Explaining Private Placement Of Securities
If someone is wanting to invest their money in the stock market or in securities, they have many options. The U.S. Securities & Exchange Commission (SEC) requires that securities specifically either be registered with the commission, or qualify for an exemption under the Securities Act of 1933. Securities that qualify for a specific exemption – generally, under Regulation D or Section 4(a)2 – are known as private placements, and are handled very differently than public securities.
Public vs Private
Businesses raise capital in many different ways, though selling securities is one of the most common. Usually this is done by businesses that want to go public eventually, as part of an Initial Public Offering (IPO). That said, there is a significant amount of work and preparation that must go into an IPO, in addition to making the decision to give up some freedom in exchange for capital. As a result, many companies may try to raise capital before going public.
There are several different reasons that a company might choose not to register their securities with the SEC, and instead search for an exemption that fits their offerings, with one of the most common being that brand new companies often lack the capital to be able to offer publicly traded securities without posing an enormous risk to investors who may not know better. Private placements are offered to a much smaller, more experienced clientele, who have the experience and knowledge needed to accurately assess the risk.
Why So Risky?
The risk of investing in a private placement is twofold, even if the opportunity comes from someone that you as an investor know and trust. Because private placements are most often offered by fledgling companies, the simple risk of their failure is much higher than with an ordinary investment. Data from the Bureau of Labor Statistics, as reported by Fundera, estimates that 20 percent of small businesses fail within their first year, with the percentage rising to half after two.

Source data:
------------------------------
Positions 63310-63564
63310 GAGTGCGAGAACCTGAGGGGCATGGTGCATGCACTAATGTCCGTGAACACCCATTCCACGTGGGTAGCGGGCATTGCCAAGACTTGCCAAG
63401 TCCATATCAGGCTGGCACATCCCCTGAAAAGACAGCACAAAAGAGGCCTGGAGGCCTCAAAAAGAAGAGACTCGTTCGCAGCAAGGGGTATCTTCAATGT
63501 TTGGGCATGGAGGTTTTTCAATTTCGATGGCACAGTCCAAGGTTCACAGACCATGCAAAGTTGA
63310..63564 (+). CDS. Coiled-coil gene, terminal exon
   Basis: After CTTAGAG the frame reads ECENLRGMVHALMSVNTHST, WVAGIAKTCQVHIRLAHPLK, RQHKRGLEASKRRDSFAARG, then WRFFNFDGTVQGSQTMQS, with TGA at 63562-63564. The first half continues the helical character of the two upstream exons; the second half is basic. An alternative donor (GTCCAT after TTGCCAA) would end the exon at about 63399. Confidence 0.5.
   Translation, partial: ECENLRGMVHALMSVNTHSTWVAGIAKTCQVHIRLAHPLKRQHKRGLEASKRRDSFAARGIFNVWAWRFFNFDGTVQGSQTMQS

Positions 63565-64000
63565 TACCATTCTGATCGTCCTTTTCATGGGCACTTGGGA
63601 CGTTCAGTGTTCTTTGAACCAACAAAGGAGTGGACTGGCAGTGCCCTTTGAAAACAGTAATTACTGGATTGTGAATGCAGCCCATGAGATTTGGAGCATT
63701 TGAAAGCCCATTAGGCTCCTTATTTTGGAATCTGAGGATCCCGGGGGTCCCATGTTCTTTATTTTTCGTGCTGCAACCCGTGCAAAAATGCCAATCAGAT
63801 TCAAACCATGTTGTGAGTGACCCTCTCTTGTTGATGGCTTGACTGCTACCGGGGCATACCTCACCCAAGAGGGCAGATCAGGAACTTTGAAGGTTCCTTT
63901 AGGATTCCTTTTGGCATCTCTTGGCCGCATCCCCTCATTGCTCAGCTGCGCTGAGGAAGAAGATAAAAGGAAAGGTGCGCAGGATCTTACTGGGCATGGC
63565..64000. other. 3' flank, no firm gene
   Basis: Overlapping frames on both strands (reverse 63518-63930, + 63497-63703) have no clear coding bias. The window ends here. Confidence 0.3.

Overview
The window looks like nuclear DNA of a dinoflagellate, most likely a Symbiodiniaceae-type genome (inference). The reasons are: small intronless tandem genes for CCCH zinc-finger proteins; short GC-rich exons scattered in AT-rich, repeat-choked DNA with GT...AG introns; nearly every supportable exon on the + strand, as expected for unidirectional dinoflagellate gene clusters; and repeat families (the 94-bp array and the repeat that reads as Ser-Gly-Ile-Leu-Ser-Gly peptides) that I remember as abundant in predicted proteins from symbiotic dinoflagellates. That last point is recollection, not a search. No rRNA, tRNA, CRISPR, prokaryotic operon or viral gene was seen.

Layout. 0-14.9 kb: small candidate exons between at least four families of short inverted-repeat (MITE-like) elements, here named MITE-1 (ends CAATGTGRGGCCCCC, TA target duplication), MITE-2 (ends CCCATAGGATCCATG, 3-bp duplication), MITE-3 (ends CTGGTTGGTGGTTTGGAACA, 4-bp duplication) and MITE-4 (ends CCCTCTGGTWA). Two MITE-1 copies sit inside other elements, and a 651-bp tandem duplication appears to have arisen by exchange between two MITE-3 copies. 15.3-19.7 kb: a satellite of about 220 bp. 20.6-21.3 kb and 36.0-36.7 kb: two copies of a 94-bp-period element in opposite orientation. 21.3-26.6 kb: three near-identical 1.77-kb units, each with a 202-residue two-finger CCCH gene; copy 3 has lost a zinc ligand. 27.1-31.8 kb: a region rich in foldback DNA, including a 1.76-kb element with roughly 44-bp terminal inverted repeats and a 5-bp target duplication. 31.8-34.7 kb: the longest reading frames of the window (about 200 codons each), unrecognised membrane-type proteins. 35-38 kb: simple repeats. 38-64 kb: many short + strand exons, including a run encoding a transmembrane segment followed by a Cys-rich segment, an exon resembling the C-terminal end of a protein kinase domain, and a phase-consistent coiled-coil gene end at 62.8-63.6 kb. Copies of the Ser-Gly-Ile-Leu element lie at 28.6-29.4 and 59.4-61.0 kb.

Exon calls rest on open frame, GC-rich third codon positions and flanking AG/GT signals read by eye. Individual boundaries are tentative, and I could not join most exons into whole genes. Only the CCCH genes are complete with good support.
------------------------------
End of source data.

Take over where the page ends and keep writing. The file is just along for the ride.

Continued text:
In addition, only qualified investors can take advantage of private placements – one must be accredited, and have a net worth of over $1 million, plus an income of $200,000 ($300,000 for a married couple). This is partially because investments in private placements tend to last years, and the wealthy are far more likely to be able to not have access to the funds they have invested without causing serious financial problems for themselves. The stakes are high and both success and failure have potential fallout.
Contact A Seminole, FL Securities Attorney
If you have questions or concerns about private placement of securities, enlisting a Florida securities attorney from the Hunt Law Group can ensure they are properly handled. Contact our office today at (727) 471-0444 to schedule a consultation.